There are four key reasons why property maintenance is fundamental to effective property management.
1. Protects the people living in your property
Every rental property owner wants their rental customers to feel safe and happy at home. Good property maintenance plays a huge part in this. It can prevent your rental customers’ items from being damaged by mould or leaks, avoid undue stress and even directly impact the health of those living in the property.
2. Preserves your rental investment
Fixing a small issue promptly and properly can save your property investment from significant damage and repair costs down the line. Regular property maintenance is the best way to protect your investment and ensure it will be long-lasting. Proactive maintenance is also a great way to add value to your rental property.
3. Builds trust with rental customers
Thorough property maintenance can help you to create a stronger relationship with your rental customers. Demonstrating that you listen to their concerns and care about their wellbeing is a huge step towards building trust. Rental customers who trust you are more likely to have longer tenancies, treat your property with care and let you know if they have any maintenance concerns.
4. Your insurance policy probably requires it
If you read the fine print on your insurance policy, you’ll likely find that you are required to carry out regular property inspections and practice good property maintenance. To avoid any potential claims being voided, it’s essential that you meet these requirements.
Both property owners and those living in the property are responsible for keeping the property in good condition. The Residential Tenancies Act 1986 (RTA) largely specifies who is responsible for specific property maintenance tasks. However, there are a few grey areas which have not been outlined in the legislation. These can sometimes lead to misunderstandings and disagreements.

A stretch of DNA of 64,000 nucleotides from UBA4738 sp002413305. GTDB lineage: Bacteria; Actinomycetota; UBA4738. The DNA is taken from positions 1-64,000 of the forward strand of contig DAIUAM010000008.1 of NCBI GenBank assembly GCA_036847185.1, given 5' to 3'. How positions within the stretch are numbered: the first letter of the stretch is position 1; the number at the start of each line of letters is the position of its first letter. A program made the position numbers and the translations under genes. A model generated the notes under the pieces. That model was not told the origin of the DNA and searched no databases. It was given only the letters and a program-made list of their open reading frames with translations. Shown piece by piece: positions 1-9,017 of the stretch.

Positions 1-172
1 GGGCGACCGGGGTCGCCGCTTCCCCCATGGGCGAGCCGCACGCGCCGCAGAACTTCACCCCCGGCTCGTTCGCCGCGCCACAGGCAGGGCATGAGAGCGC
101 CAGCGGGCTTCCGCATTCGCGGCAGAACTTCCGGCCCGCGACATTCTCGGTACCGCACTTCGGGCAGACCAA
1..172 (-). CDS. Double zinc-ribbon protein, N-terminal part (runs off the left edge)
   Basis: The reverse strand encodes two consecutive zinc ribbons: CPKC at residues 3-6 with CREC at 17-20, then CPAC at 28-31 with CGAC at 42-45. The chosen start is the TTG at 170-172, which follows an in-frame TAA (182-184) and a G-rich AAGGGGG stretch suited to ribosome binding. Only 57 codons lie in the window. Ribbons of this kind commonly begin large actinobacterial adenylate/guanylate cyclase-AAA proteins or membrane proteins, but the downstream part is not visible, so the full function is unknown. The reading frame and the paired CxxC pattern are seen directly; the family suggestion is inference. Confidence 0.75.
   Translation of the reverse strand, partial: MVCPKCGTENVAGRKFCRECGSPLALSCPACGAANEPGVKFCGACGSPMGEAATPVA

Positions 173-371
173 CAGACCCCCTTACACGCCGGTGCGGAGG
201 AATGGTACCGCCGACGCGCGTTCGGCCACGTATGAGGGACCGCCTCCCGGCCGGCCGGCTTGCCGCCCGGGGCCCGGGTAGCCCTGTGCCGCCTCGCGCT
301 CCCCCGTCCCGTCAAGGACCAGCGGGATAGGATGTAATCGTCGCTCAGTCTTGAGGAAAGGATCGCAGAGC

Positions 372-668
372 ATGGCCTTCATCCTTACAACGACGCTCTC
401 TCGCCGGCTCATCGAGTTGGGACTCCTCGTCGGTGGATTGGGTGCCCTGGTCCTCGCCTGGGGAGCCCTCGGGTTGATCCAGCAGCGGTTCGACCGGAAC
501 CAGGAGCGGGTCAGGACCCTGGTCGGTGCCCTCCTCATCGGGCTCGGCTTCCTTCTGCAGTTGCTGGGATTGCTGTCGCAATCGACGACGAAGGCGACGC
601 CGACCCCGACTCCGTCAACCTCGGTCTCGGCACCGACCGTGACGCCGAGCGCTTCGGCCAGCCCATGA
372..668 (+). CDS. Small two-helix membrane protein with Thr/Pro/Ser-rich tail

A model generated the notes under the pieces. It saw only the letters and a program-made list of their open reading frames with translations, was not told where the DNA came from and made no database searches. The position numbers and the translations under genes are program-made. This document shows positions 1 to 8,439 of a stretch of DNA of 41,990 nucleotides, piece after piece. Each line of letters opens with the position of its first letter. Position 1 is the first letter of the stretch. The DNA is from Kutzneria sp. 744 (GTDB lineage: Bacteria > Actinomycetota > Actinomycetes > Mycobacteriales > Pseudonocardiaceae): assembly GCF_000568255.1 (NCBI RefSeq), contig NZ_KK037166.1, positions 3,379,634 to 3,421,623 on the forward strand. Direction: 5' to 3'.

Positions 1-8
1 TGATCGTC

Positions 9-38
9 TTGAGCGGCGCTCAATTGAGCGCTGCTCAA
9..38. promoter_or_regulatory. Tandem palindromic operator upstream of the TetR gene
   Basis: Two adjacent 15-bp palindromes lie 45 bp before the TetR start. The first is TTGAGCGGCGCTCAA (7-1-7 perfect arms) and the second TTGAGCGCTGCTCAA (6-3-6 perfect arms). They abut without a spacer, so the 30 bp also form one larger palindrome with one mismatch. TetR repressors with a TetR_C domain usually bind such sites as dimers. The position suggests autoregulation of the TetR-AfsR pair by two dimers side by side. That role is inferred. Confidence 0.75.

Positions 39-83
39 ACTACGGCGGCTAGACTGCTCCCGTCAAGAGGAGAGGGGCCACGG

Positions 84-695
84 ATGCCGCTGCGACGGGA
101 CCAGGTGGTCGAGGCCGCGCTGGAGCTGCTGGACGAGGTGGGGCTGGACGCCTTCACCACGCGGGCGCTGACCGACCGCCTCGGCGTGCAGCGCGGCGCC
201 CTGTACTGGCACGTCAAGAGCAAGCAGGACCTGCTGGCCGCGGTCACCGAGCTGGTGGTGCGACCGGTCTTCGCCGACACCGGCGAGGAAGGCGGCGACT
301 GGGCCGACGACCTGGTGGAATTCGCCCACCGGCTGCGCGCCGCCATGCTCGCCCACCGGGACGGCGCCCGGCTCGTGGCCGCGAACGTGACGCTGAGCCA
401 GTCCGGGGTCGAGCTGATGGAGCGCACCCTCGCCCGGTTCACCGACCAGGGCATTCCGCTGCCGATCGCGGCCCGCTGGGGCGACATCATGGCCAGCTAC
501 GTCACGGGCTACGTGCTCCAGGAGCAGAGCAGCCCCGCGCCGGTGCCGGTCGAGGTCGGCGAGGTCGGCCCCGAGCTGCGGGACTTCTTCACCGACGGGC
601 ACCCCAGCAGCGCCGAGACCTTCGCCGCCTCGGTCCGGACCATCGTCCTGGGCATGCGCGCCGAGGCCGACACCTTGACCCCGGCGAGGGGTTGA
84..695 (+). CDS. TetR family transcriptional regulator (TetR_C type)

If the responsibility of something is not clearly outlined in the RTA, it’s a good idea to agree whose responsibility it will be before commencing the tenancy. Note this on your tenancy agreement. This can prevent confusion or misunderstandings down the line and ensures both parties are on the same page. Replacing light bulbs is a great example of this!
According to Tenancy Services, ‘fair wear and tear’ refers to “to the gradual deterioration of things that are used regularly in a property when people live in it.” Examples of this include bathroom taps leaking, carpet getting worn and stove elements wearing out from cooking. Damage caused by rental customers such as drink stains or holes in the wall would not normally be considered fair wear and tear.
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